In the cook tent, we use a wood-burning stove for heat, and for drying out clothes if necessary. Here is a tip. We use the wax fire logs that come in a paper wrapper. Combine that with a wood log or two, and it will give you four plus hours of easy starting heat. Be sure to use name brand logs. The off-brand logs put off a tremendous amount of soot that will clog up your spark arrester. For planning purposes, we bring two of these instant fire logs per day in the field. Even though we typically only use one per day, the other logs are what we bring for the “what if” factor of camping in the high country.
The “what if” factor of camping in Colorado high country are the scenarios you have to keep in mind that you cannot control. The weather in the mountains can be highly unpredictable. Some years we hunt in t-shirts, and others we throw on every piece of arctic gear we own. This may mean packing more, but the year that the “what if” happens, you will be happy to have the gear you need not only to survive, but continue with your hunt. I have seen many camps get broken down and their hunting ended early because of not being prepared. Things to keep in mind in the “what if” file are things such as axes, chain saws, extra fuel , extra wood, extra clothes, extra food, rope and tarps. See an example list of an established camp. While we do take a few non- essential items to our camp, we enjoy the additional comforts. It will be your decision as to what to bring and what not to bring.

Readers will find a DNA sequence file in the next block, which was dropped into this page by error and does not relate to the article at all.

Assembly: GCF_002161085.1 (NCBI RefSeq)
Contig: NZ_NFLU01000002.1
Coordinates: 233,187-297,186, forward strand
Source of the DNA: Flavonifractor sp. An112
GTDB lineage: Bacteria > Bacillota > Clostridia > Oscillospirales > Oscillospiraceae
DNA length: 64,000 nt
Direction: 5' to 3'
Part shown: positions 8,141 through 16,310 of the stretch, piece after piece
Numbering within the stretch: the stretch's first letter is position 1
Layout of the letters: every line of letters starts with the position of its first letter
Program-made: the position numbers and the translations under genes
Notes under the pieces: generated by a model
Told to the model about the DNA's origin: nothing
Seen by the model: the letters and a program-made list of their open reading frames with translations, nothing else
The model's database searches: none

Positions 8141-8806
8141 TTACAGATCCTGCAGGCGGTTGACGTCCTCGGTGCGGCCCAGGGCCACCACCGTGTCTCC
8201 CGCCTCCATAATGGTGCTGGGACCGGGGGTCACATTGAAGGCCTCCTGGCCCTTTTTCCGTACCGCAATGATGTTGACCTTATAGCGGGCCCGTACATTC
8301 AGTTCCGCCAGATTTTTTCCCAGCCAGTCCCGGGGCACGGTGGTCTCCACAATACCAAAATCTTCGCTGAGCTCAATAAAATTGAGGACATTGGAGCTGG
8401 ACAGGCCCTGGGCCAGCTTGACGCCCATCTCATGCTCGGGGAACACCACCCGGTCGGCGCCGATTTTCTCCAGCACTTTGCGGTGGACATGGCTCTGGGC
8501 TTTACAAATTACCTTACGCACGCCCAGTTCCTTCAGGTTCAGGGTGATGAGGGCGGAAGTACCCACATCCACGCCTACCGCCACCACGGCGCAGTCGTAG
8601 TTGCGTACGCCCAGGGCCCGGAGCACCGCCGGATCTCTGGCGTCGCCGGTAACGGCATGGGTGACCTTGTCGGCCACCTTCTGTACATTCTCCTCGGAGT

When it comes to crawling into a nice warm place to sleep, there is nothing nicer than a good quality sleeping bag, and a cot to lie on. While there are those who wish to rough it, this is one of the things I will not leave at home. You work hard hunting during the day, so why not make it comfortable at night? My personal choice of sleeping bags is a negative 20 degree bag that is flannel lined. These bags will keep you warm on the coldest nights. You can find these at most major sporting good stores for around a hundred dollars. I also choose to bring several packing blankets to go between the bag and the cot. This gives you a bit more padding and added protection from the cold. One thing not to overlook is a small tarp to cover over the top of your bedroll. Often times you will get condensation in large tents that can lead to wet spots on your bag.
For the last part of this article I want to share with you a way to prepare food for your next camping trip. Many years ago, I joined a camp with some friends of mine, and their idea of dinner at camp was dehydrated food that you poured hot water into. While some of this stuff is ok, there are much better ways to enjoy a tasty hot meal without the hassle of actually cooking in camp. In our camp, we use a boil-a-bag method. The weeks prior to hunting I will cook meals at home. Foods such as pasta, potato, meats, and even rice will re-heat very nicely. Our camp favorites are rigatoni with Italian sausage and marinara, or what I call hunters hash. Hunters hash is a combination of diced potato, bell pepper, onion and ground beef. You can take these types of dishes and put several portions per hunter in a vacuum sealed bag, and freeze them for camp. The best way we have found to re-heat these bags is with a turkey fryer. These are inexpensive, and will boil water fast. Once you have the water boiling you add your sealed bag of food, and in twenty to thirty minutes you have a piping-hot bag of great camp food and no pots or pans to clean! We burn our paper plates and throw away the empty food bag. Great food, less trash, and virtually no clean up. Doesn’t get any easier than that!
Hopefully these tips, links and equipment lists will help you enjoy more of your overall elk hunting experience in Colorado. I know my first experiences would have been greatly improved if I had them starting out, and it is my hope that this article will do that for you. Good luck, hunt safe and have a great camp!